Air Weapons

Kawasaki

C-1

Unique in an industry dominated by turboprop aircraft, the Kawasaki C-1 is one of the few major short-range jet transports flying today. It began as part of a Japanese C-X specification for a transport to replace the US-built C-46 Commando which dated from World War II and was built by a consortium of companies including Mitsubishi, Fuji and Nihon. It was designed in the standard configuration of post-war transports, being a high-wing monoplane with a T-tail, a rear-loading ramp door, and a tricycle landing gear which is retractable into fuselage side fairings. Its twin jet engines are pylon-mounted beneath the wings making it seem like a miniature version of the much larger C-5 Galaxy. Although capable for its intended purpose, the relatively small maximum payload of the C-1 has limited its value (both domestically and for export) compared to other similar aircraft.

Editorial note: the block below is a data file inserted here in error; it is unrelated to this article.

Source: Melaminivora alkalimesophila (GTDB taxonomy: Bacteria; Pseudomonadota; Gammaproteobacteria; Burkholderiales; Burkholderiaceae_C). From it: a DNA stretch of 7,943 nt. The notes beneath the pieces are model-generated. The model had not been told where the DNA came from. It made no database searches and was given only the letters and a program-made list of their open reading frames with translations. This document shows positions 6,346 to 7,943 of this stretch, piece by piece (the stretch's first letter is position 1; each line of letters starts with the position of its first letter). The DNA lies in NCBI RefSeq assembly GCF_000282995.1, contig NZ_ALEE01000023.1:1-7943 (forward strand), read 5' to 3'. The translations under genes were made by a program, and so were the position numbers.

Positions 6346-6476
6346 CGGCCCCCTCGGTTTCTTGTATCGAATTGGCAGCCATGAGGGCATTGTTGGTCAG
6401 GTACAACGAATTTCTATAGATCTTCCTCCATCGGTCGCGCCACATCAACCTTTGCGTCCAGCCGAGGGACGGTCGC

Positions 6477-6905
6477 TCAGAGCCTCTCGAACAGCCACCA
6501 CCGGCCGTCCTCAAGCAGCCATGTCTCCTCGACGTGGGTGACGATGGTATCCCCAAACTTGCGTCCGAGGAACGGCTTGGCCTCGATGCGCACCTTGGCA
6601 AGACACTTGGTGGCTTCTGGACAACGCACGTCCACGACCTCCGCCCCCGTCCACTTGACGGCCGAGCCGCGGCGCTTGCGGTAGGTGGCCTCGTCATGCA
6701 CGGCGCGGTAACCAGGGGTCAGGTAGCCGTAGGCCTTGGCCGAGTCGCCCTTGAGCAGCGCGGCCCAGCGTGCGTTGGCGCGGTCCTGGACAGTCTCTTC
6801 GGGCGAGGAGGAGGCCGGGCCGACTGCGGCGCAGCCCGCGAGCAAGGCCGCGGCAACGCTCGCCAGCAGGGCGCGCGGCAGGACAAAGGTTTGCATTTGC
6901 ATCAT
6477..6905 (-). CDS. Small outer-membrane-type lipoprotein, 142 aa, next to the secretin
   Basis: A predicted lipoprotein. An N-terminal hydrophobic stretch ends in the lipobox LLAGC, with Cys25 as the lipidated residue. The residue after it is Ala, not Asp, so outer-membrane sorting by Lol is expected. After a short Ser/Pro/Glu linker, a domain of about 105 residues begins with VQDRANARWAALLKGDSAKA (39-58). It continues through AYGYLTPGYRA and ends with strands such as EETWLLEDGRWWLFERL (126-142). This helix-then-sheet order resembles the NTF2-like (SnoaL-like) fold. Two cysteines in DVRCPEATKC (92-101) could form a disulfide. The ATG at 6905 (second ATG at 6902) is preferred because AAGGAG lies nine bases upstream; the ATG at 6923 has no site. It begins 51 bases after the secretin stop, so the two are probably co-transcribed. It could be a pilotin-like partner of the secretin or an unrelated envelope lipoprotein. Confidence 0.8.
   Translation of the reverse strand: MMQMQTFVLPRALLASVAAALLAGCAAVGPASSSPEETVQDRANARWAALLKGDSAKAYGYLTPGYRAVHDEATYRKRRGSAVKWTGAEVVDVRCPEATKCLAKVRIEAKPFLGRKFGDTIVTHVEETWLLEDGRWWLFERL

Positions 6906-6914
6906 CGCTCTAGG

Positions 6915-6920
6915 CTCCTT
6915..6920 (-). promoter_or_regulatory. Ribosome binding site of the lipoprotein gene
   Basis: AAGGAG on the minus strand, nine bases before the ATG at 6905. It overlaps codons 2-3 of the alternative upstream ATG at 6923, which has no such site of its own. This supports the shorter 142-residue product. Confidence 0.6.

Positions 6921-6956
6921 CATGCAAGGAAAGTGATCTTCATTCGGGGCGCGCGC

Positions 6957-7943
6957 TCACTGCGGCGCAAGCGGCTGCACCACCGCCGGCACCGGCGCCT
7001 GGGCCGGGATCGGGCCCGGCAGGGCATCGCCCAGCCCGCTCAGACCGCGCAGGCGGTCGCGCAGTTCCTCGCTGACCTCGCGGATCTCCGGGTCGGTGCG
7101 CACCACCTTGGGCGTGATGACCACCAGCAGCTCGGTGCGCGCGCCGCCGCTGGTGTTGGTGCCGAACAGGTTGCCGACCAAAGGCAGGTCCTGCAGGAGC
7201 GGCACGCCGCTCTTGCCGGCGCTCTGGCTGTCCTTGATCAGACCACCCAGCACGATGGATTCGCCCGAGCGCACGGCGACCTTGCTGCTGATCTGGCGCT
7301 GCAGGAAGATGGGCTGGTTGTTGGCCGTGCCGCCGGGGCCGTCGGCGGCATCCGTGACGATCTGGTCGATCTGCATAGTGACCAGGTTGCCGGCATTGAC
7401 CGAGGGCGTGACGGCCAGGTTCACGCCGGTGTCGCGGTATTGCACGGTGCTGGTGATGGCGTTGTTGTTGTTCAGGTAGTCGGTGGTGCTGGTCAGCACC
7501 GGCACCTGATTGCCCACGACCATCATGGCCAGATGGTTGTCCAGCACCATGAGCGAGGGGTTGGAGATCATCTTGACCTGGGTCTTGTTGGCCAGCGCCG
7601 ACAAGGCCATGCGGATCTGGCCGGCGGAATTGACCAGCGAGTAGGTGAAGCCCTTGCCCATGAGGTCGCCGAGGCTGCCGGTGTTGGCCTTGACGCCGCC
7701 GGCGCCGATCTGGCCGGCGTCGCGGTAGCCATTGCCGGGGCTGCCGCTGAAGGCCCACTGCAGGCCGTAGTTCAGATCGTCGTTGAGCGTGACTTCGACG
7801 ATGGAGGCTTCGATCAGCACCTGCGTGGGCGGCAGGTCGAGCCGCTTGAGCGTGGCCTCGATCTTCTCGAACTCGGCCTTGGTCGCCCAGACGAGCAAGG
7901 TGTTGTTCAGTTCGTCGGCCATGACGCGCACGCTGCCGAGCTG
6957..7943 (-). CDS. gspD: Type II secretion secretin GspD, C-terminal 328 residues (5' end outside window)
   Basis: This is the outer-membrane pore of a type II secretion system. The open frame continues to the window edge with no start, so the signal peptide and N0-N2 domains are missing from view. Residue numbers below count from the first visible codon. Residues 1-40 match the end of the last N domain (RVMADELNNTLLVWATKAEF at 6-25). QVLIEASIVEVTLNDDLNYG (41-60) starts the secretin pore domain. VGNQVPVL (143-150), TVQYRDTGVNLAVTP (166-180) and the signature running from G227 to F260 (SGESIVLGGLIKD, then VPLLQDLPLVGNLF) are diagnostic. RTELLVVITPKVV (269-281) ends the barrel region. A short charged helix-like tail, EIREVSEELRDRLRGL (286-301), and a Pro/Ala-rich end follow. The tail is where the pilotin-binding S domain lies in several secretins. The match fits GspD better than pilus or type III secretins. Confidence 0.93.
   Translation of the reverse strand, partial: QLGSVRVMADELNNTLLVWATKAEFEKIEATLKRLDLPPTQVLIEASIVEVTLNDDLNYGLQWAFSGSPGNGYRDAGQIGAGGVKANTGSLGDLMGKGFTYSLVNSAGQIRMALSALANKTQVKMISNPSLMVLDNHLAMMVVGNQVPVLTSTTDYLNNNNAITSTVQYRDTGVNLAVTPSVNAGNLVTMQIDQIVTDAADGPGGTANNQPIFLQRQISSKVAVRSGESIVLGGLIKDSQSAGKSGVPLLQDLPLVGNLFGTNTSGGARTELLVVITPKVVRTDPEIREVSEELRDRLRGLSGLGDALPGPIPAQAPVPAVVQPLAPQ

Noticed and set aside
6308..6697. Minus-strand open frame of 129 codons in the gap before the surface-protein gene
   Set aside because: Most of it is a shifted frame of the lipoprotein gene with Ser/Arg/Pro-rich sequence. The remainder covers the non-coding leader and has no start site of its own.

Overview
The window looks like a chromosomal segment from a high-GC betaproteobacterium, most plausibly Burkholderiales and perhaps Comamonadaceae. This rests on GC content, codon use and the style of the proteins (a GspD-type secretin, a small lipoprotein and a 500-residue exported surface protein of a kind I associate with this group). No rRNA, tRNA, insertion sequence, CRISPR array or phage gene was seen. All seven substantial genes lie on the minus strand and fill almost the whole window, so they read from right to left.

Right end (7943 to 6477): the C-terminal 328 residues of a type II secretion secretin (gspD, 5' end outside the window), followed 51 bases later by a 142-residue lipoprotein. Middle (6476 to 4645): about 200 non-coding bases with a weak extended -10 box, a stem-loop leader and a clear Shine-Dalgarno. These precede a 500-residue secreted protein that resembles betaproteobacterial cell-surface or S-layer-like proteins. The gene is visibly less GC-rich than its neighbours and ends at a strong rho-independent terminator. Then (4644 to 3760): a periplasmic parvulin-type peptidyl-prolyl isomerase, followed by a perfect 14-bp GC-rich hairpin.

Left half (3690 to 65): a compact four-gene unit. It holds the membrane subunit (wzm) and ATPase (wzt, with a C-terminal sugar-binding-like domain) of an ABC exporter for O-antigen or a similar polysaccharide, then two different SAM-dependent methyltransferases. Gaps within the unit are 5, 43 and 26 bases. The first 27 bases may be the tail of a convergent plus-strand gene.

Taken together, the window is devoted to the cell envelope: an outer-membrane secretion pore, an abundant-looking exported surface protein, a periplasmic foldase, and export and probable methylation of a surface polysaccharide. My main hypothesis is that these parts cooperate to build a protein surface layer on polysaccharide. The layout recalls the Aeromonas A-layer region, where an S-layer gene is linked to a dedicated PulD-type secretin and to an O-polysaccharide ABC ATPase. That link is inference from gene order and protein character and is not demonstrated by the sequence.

The prototype CX-1 had its maiden flight on 12 November 1970 and entered service in 1974 as the C-1. A mid life upgrade during the 1980s resulted in the C-1KA with a redesigned nose and upgraded avionics while an electronic surveillance variant is known as the EC-1. A number were also used for research purposes by Japan's National Aerospace Laboratory and the Japanese Defense Agency.

Preceded by:

None

Succeeded by:

None

Datafile

DesignC-1
TypeTransport
Year1974
Crew5
Dimensions
Length29.00 m
Height10.00 m
Wing Span30.60 m
Wing Area120.5 m²
Weight
Empty23,320 kg
Maximum45,000 kg
Wing Loading373.4 kg/m²
Performance
Speed806 km/h
Ceiling11,580 m
Range1,300 km
Powerplant
Engine2 x JT8D-M-9
Mitsubishi
6,577 kgf
Thrust/Weight0.51
Armament
Guns-
Payload11,900 kg
Production
Built31
Total31

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